Tag Archives: ed abbey

Celebrating Edward Abbey

Edward Abbey died 20 years ago tomorrow. I’d never even heard his name until at least 10 years after he died. But since the first page I read in The Monkey Wrench Gang I’ve been captivated by his writing. I’ve read nearly all of his books since. I agree with him on a lot of things, and disagree on a lot of other things, but I always find his writing thought provoking and entertaining.

Monday at Maria’s Bookshop in Durango there’ll be some people gathering and reading to celebrate old Cactus Ed. I’m excited to go and meet some like minded people, hear Ken Wright and Kate Niles (among others) read and just have a good time.

There’s more info at The San Juan Almanac and Maria’s Bookshop.

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Fire Lookout Towers

A few months ago I was reading through The Paris Review when I came across a story called Diary of a Fire Lookout by Philip Connors (you can read an excerpt online, and maybe find it at the library to read the rest). It’s a diary of the authors time spent as a fire lookout in the rugged Gila National Forest in New Mexico.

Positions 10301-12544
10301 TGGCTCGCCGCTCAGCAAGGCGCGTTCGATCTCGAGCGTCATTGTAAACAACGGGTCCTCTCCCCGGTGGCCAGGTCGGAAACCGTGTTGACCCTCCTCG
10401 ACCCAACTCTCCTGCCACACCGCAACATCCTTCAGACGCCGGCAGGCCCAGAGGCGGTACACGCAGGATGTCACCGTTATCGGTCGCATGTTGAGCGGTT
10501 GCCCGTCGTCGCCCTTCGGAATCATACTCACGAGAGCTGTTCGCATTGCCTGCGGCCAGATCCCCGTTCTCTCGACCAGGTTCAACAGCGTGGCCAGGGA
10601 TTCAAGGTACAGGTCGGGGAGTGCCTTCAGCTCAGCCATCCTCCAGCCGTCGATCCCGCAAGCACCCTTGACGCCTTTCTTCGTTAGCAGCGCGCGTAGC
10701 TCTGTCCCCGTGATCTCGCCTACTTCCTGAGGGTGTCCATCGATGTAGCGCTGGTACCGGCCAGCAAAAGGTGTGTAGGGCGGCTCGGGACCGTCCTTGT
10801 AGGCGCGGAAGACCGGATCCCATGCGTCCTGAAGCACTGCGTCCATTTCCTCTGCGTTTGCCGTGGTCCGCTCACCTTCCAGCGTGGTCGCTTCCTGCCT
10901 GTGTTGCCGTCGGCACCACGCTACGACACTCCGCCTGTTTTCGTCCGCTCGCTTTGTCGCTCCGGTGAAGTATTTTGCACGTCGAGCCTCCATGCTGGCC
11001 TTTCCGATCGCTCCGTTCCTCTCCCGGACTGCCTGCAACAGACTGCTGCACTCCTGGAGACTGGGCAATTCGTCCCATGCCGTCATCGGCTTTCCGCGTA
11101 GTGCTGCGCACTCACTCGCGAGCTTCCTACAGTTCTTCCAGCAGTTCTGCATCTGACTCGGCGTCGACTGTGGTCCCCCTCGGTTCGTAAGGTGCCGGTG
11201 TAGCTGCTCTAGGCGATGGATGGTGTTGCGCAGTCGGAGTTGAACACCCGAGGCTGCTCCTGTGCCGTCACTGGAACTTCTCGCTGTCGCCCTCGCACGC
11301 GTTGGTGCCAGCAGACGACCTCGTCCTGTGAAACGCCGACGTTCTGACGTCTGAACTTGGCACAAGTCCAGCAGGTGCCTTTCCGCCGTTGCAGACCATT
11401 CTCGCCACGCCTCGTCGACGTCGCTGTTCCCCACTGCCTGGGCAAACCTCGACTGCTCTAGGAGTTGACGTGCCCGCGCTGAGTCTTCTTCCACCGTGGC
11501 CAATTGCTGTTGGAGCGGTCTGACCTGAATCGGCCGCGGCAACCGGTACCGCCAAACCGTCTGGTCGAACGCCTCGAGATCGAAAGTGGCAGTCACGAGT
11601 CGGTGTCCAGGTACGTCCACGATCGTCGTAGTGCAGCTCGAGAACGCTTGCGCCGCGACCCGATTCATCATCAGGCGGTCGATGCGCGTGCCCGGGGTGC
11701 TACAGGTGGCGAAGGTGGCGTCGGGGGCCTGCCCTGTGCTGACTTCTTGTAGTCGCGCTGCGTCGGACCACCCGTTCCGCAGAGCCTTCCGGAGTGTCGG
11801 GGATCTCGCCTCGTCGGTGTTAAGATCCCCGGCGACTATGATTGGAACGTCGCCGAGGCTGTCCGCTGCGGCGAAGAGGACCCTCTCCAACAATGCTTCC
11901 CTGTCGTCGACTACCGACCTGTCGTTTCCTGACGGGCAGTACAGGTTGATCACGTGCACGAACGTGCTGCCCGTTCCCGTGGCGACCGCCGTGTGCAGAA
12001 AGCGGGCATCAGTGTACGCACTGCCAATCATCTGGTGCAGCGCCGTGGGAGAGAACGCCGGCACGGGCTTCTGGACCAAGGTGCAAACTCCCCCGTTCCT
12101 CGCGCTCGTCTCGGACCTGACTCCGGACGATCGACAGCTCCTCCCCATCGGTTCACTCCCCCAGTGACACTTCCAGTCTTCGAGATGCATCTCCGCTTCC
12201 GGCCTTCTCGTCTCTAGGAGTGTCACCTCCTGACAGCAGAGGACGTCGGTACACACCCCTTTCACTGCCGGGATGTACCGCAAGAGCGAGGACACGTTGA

Fire lookouts are becoming more and more rare as modern technology encroaches upon the task of spotting forest fires. Which is sad because some of my favorite writers spent summers high up in a lookout tower thinking, writing, and watching for signs of smoke. Kerouac’s Dharma Bums and Desolation Angels. Ed Abbey’s Black Sun. Doug Peacock spent some time as fire lookout after Vietnam, I’m not sure that he ever wrote about it, but it probably helped clear his head and help him to readjust.

As Connors’s story shows, not all fire lookout towers have been shuttered, but most aren’t in service anymore. The Forest Fire Lookout Association has a list of links to retired lookout towers available for rent, most from the US Forest Service.

A recent article in the UT talks about the old fire lookout tower on Palomar Mountain reopening to be staffed by volunteers.

There’s something romantic about fire lookout towers, spending all that time in the woods. The solitude. The open space. The few journeys into town, via steep mountain trails, to get supplies. The chance encounters with passing hikers. Connors’s story captures the mood perfectly.